Territorial integrity and inviolability stand as bedrock principles in international law. China views ownership over data and information networks as a key to protecting its sovereignty. Yet, China continues to harvest mass amounts of data worldwide. China’s perspective on cyber sovereignty encompasses both the technology and the actual data transmitted and stored across the Internet.

The inviolability of data, however, appears to be a one-sided notion. The Chinese National Security Law, enacted in July 2015, grants the Chinese Communist Party (CCP) substantial authority to implement a robust cybersecurity framework. For example, the “Public Pledge of Self-Regulation and Professional Ethics for China Internet Industry” requires Chinese technology companies to monitor their websites and eliminate prohibited material.

Under the Chinese Cybersecurity Law, Chinese legal theories of cyberspace sovereignty control and justify use of publicly available information. A key requirement for technology companies operating in China, especially for international businesses, is data localization. Under the law, even data centers must be housed on Chinese soil. In other words, China requires data collected inside its borders to be stored within. Data localization allows China to better control online content through physical jurisdiction claims over the data. This stringent domestic “Great Firewall” stands in stark contrast to China’s routine practice of harvesting data from other States, creating a double-standard that makes it hard to predict whether China will respect the burgeoning international laws governing cyberspace.

Maritime Domain

The PRC rotates a set of layered arguments to justify maritime claims, constrain freedom of navigation for military purposes, and question the legitimacy of the existing maritime order in a way that degrades and reshapes rules and norms that govern relations between States.

Chinese exploitation, manipulation, and reinterpretation of both international and domestic law are foundational to its legal warfare strategy. China is engaged in a concerted effort to undermine customary international law reflected in the UN Law of the Sea Convention (UNCLOS) through the deliberate misuse of law. Increased coercive behavior by China’s Navy, Coast Guard, and maritime militia—a vast network of private vessels controlled by the PRC—are apparent both qualitatively and quantitatively. The number of Chinese maritime militia vessels around key features of the South China Sea (SCS) grew by 35% last year as Beijing continued to bolster its presence amid rising regional tensions. Satellite imagery of nine features in the SCS, including reefs and shoals, identified an average of 195 militia ships present on any given day. In addition, by incorporating commercial assets, like using commercial roll-on roll-off ferries for military operations, China obscures crucial lines between warships and non-warships, civilians and combatants, and civilian objects and military objectives.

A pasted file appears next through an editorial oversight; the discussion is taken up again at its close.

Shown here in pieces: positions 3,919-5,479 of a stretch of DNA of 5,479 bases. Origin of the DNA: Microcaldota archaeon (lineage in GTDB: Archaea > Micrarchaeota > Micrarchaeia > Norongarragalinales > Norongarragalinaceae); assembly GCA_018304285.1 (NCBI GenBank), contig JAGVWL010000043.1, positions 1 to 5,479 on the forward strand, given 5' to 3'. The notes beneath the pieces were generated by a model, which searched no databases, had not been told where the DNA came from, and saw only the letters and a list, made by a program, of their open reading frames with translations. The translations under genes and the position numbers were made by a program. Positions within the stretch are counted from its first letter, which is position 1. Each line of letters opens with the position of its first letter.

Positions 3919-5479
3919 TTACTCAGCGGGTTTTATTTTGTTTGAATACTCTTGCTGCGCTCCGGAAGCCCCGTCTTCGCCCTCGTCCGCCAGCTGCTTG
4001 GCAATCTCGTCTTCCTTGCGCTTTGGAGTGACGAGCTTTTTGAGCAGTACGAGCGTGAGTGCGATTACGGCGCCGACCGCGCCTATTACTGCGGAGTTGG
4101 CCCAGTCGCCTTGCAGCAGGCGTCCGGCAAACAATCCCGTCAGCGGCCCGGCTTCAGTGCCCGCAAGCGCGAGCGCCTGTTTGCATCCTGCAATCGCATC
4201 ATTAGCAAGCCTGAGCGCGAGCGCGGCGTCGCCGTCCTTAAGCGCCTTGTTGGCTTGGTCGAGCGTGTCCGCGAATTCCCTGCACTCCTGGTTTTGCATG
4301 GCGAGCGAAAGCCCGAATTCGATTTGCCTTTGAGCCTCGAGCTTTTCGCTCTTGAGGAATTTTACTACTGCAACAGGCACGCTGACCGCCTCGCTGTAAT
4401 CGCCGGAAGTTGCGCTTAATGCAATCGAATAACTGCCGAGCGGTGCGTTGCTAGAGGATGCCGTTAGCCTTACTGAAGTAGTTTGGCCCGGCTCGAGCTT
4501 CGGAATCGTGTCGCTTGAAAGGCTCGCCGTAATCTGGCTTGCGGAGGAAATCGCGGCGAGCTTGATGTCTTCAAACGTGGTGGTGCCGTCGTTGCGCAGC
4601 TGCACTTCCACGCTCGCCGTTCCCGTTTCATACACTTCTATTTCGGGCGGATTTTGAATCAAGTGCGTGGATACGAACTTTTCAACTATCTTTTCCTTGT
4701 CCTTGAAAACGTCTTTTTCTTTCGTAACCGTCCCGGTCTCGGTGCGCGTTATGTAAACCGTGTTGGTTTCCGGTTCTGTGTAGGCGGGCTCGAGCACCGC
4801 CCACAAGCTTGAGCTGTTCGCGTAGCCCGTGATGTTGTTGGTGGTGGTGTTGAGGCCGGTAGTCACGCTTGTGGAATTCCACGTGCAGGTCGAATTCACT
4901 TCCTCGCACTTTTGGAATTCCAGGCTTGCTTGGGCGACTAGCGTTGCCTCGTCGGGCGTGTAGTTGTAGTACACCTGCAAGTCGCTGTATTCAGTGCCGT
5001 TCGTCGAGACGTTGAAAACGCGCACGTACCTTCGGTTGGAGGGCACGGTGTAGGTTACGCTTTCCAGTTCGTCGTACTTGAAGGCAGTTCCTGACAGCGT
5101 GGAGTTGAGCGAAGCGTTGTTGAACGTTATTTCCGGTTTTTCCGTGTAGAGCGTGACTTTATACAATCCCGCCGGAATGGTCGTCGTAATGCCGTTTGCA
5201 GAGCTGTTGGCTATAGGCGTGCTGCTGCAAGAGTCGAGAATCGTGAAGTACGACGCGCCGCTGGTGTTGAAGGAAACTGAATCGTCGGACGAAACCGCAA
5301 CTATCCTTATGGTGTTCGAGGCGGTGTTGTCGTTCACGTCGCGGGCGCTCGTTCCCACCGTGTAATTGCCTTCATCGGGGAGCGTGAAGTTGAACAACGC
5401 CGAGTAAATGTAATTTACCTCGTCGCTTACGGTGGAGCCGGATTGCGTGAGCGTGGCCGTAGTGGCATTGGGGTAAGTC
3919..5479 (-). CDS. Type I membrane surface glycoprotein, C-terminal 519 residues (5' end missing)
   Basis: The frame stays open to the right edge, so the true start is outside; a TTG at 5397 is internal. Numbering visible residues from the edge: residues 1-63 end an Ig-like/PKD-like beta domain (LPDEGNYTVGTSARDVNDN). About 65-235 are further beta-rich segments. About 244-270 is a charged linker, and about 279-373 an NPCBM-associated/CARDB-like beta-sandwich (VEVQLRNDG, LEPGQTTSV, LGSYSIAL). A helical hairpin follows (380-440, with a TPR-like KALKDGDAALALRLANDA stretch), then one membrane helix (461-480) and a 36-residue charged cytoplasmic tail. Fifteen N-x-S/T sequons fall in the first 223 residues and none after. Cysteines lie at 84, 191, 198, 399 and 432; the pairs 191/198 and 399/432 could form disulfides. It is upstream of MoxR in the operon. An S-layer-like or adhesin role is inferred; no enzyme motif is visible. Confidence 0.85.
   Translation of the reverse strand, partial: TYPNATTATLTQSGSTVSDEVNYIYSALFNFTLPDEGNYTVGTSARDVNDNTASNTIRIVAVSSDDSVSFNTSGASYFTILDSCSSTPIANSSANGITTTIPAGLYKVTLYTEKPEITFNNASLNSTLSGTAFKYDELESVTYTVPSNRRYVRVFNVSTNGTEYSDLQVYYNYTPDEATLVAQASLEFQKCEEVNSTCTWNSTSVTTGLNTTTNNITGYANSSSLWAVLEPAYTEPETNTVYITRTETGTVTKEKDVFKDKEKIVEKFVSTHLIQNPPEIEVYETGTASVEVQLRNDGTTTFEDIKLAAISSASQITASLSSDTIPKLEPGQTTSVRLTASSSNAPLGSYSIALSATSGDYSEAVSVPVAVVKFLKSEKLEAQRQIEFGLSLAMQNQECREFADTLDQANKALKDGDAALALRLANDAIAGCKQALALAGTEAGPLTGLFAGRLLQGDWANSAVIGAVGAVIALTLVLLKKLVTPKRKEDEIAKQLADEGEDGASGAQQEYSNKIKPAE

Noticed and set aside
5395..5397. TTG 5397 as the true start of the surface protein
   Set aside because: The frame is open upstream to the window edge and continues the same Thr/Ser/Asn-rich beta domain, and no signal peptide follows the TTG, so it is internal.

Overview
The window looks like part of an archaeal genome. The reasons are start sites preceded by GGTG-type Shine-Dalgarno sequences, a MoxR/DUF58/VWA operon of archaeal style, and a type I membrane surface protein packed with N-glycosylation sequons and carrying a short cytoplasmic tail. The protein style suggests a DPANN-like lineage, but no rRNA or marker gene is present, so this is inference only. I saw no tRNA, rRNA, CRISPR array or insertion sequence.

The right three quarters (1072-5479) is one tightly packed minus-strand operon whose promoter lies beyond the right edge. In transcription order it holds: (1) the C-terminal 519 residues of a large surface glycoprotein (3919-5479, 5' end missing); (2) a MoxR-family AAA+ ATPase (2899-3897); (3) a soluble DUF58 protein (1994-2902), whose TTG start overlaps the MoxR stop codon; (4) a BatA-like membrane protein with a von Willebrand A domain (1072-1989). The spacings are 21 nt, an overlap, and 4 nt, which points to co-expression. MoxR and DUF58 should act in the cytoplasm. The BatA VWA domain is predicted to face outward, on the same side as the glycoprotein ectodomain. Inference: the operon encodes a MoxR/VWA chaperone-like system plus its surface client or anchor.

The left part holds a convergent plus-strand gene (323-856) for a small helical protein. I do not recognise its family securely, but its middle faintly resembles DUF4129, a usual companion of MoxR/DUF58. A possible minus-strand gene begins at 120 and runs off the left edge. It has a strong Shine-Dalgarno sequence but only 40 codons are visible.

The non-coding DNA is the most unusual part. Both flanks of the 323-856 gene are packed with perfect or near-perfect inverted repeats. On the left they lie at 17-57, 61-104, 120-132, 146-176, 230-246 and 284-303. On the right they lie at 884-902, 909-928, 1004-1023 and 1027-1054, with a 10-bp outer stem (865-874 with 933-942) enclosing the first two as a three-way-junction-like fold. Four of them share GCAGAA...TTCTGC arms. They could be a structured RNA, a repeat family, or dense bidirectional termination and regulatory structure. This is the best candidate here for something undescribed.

China’s maritime militia, a force of vessels ostensibly engaged in commercial fishing, are working with Chinese law enforcement and military personnel to achieve political objectives in disputed waters. The People’s Armed Forces Maritime Militia (PAFMM), a reserve force comprising of mobilized personnel and a fishing fleet, have united with the PLA Navy and Coast Guard to support the militarization process. Some PAFMM units are equipped with steel-hulled ships containing armories and water cannons.

China deploys PAFMM in gray zone operations at a level designed to frustrate effective responses by the other parties involved. China maintained a persistent militia presence near its outpost at Gaven Reefs. And smaller groups were seen at reefs east of Philippine occupied Thitu and at Iroquois Reef.

PAFMM must follow international law, including customary international law reflected in UNCLOS. Despite this obligation, the PRC uses PAFMM to advance excessive claims and prevent other nations from exercising their rights. By exploiting civilian protections upheld by international law, PAFMM is emboldened to infringe on other nations’ lawful uses of the sea, as evidenced by PAFMM’s ubiquitous presence in disputed maritime zones and routine interference with the sovereign rights of other nations.

PAFMM’s civilian façade provides the PRC with a cloak of deniability for insisting that the militia is not a valid military objective. Yet, in the event of an international armed conflict, under the principles of international humanitarian law, PAFMM vessels owned by or operating under the exclusive control of the PLA may be considered valid military objectives during armed conflict by their nature, purpose, use, war-sustaining, or war-supporting roles, unless such vessels are innocently employed. It is unclear if the Chinese truly understand or appreciate this fact.

Across the South and East China Seas, the ubiquity of Chinese maritime militia vessels poses a persistent challenge to the exercise of coastal State rights to natural resources. In May 2023, Chinese maritime militia and a supposed survey vessel maneuvered for weeks in Vietnam’s exclusive economic zone in the vicinity of oil and gas platforms.